Scouting

Human Rights
Negotiators for The United Methodist Church have reached a settlement in the Boy Scouts of America bankruptcy reorganization plan. Photo by Mike DuBose, UM News.

$30 million from United Methodists in BSA bankruptcy

The United Methodist Church has long been a key sponsor of Boy Scout troops, and a settlement negotiated by church leaders commits the denomination to compensating and in other ways supporting victims of Scouting-related sexual abuse.
Congregations
United Methodist churches that sponsored Boy Scout troops are being advised to vote against a reorganization plan in the Boy Scouts of America’s sexual abuse-related bankruptcy proceedings. Photo by Mike DuBose, UM News.

Churches advised to oppose BSA bankruptcy plan

A United Methodist legal team is still negotiating but says the current Boy Scouts of America bankruptcy plan doesn’t adequately protect churches that sponsored Scouting troops and could be liable in sex-abuse claims.
United Methodist Men
As part of the Boy Scouts of America's bankruptcy, the Church of Jesus Christ of Latter-day Saints says it will pay $250 million into a fund for those who claim to have been sexually abused in Scouting. The LDS church and The United Methodist Church have both been major sponsoring or chartering groups for the BSA. File photo by Mike DuBose, UM News.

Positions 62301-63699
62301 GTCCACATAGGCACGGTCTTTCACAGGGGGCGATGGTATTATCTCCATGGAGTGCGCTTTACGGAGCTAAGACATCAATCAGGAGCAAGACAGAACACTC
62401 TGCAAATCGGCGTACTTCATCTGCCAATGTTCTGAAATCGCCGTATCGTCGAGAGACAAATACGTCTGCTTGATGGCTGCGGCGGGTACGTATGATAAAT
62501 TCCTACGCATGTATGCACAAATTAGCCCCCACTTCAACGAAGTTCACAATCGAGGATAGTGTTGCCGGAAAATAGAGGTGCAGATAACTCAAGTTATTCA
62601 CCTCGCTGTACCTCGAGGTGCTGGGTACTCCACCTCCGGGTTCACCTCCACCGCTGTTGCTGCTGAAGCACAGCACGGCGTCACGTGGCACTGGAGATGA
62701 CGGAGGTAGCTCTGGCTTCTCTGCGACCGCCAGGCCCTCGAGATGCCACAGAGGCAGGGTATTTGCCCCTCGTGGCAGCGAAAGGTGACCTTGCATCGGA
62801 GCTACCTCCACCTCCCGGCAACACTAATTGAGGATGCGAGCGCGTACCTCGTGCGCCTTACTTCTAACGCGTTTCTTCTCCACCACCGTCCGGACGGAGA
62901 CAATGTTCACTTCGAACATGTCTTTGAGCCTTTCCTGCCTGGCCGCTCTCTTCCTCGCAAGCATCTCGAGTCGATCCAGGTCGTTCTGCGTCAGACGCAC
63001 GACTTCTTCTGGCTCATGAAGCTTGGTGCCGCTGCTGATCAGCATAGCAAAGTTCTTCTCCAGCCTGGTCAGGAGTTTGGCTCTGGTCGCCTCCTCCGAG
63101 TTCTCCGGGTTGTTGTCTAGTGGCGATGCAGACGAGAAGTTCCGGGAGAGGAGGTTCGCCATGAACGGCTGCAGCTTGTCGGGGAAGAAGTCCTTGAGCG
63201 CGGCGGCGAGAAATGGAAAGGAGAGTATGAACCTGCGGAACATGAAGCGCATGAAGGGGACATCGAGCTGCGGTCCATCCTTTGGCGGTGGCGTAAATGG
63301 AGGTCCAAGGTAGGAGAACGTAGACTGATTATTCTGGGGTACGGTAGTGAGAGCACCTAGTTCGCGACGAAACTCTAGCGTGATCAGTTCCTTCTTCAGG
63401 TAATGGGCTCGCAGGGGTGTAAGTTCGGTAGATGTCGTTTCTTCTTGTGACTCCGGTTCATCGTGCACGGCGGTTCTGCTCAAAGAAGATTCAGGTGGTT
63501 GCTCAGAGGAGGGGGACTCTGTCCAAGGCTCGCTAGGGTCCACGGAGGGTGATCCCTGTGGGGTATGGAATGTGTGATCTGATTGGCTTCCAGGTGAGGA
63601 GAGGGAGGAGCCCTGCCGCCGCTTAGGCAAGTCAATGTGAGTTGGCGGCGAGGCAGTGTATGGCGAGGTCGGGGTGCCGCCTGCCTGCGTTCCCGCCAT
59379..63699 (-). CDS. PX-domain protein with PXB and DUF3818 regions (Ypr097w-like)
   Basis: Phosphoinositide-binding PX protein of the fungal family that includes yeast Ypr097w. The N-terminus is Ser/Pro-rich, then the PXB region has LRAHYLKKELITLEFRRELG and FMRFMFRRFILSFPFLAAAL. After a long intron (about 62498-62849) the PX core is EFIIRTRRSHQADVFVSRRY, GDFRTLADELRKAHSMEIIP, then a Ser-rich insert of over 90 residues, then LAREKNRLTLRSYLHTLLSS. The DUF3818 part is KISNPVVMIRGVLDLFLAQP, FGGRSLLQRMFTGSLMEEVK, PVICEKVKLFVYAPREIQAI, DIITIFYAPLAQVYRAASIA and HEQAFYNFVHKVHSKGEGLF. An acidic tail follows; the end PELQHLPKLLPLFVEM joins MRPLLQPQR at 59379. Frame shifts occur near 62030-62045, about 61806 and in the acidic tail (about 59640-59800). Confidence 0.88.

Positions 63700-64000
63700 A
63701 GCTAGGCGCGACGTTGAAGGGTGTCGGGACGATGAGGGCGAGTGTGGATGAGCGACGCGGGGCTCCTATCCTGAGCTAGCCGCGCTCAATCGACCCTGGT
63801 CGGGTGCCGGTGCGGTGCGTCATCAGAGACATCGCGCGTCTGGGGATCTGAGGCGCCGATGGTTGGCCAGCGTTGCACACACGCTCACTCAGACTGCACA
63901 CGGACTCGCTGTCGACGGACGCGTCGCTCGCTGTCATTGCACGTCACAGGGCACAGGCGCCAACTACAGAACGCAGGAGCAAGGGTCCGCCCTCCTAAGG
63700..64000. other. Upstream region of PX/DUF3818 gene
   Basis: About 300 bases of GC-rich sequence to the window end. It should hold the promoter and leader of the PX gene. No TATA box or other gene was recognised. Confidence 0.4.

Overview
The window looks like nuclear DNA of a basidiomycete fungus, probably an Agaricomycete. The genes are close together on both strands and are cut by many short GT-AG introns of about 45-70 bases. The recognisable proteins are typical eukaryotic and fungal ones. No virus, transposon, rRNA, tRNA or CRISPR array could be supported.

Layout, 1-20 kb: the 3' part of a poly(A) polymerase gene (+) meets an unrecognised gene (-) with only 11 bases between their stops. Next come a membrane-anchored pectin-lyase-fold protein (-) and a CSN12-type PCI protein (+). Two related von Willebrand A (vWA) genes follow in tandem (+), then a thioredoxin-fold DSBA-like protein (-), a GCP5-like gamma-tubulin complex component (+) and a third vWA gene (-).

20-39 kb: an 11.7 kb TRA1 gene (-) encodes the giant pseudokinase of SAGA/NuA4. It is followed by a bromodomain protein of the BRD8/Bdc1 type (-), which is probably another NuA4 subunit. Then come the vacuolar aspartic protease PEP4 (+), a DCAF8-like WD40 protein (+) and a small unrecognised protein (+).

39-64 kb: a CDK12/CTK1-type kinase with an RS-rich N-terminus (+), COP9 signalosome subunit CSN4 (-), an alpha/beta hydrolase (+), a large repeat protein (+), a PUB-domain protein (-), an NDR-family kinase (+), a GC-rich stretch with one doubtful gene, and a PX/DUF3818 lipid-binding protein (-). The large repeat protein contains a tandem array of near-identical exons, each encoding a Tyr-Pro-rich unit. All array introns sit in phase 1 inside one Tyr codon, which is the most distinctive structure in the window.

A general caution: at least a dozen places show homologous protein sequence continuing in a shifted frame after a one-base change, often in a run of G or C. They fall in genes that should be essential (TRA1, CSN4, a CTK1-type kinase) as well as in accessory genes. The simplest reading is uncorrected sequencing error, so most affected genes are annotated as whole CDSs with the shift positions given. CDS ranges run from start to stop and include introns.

LDS church to pay into Boy Scouts’ victims fund

The United Methodist Church continues to be part of negotiations in the Boy Scouts of America bankruptcy, but another religious group has agreed to pay $250 million to a fund for victims of Scouting-related sex abuse.
United Methodist Men
Boy Scouts parade in front of Leipsic (Ohio) United Methodist Church during the town's Fall Festival in 2010. As the Boy Scouts of America’s sex abuse-triggered bankruptcy proceeds, United Methodist congregations are hearing from denomination leaders to hold off on renewing chartering relationships with Boy Scout troops. File photo by Mike DuBose, UM News.

BSA bankruptcy concerns church leaders

Boy Scouts of America’s legal struggle, triggered by Scouting-related sex-abuse allegations, has implications for United Methodist local churches and entire denomination.

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